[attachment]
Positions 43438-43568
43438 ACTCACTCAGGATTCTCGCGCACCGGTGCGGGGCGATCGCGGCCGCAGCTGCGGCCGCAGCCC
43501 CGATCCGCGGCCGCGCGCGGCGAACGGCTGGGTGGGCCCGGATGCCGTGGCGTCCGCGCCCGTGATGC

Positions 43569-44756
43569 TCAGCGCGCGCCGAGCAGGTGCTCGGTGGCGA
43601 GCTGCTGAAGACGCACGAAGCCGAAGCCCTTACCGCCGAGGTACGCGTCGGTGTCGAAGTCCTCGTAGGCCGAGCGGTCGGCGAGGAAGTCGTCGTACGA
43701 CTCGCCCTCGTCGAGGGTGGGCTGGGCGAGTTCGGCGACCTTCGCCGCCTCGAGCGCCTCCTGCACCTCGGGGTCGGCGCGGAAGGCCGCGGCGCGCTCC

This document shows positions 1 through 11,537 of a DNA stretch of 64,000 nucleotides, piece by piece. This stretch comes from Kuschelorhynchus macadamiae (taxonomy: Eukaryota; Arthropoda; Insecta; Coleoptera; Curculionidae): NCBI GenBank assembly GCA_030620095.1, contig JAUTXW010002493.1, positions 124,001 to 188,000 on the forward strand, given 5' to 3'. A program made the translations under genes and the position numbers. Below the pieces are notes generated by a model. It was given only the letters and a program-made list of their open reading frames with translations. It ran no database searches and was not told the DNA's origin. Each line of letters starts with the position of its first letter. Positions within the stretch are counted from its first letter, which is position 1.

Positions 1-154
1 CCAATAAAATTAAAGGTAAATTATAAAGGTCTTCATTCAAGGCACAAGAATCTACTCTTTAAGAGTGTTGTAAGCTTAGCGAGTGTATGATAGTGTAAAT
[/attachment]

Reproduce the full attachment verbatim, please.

Positions 43438-43568
43438 ACTCACTCAGGATTCTCGCGCACCGGTGCGGGGCGATCGCGGCCGCAGCTGCGGCCGCAGCCC
43501 CGATCCGCGGCCGCGCGCGGCGAACGGCTGGGTGGGCCCGGATGCCGTGGCGTCCGCGCCCGTGATGC

Positions 43569-44756
43569 TCAGCGCGCGCCGAGCAGGTGCTCGGTGGCGA
43601 GCTGCTGAAGACGCACGAAGCCGAAGCCCTTACCGCCGAGGTACGCGTCGGTGTCGAAGTCCTCGTAGGCCGAGCGGTCGGCGAGGAAGTCGTCGTACGA
43701 CTCGCCCTCGTCGAGGGTGGGCTGGGCGAGTTCGGCGACCTTCGCCGCCTCGAGCGCCTCCTGCACCTCGGGGTCGGCGCGGAAGGCCGCGGCGCGCTCC

This document shows positions 1 through 11,537 of a DNA stretch of 64,000 nucleotides, piece by piece. This stretch comes from Kuschelorhynchus macadamiae (taxonomy: Eukaryota; Arthropoda; Insecta; Coleoptera; Curculionidae): NCBI GenBank assembly GCA_030620095.1, contig JAUTXW010002493.1, positions 124,001 to 188,000 on the forward strand, given 5' to 3'. A program made the translations under genes and the position numbers. Below the pieces are notes generated by a model. It was given only the letters and a program-made list of their open reading frames with translations. It ran no database searches and was not told the DNA's origin. Each line of letters starts with the position of its first letter. Positions within the stretch are counted from its first letter, which is position 1.

Positions 1-154
1 CCAATAAAATTAAAGGTAAATTATAAAGGTCTTCATTCAAGGCACAAGAATCTACTCTTTAAGAGTGTTGTAAGCTTAGCGAGTGTATGATAGTGTAAAT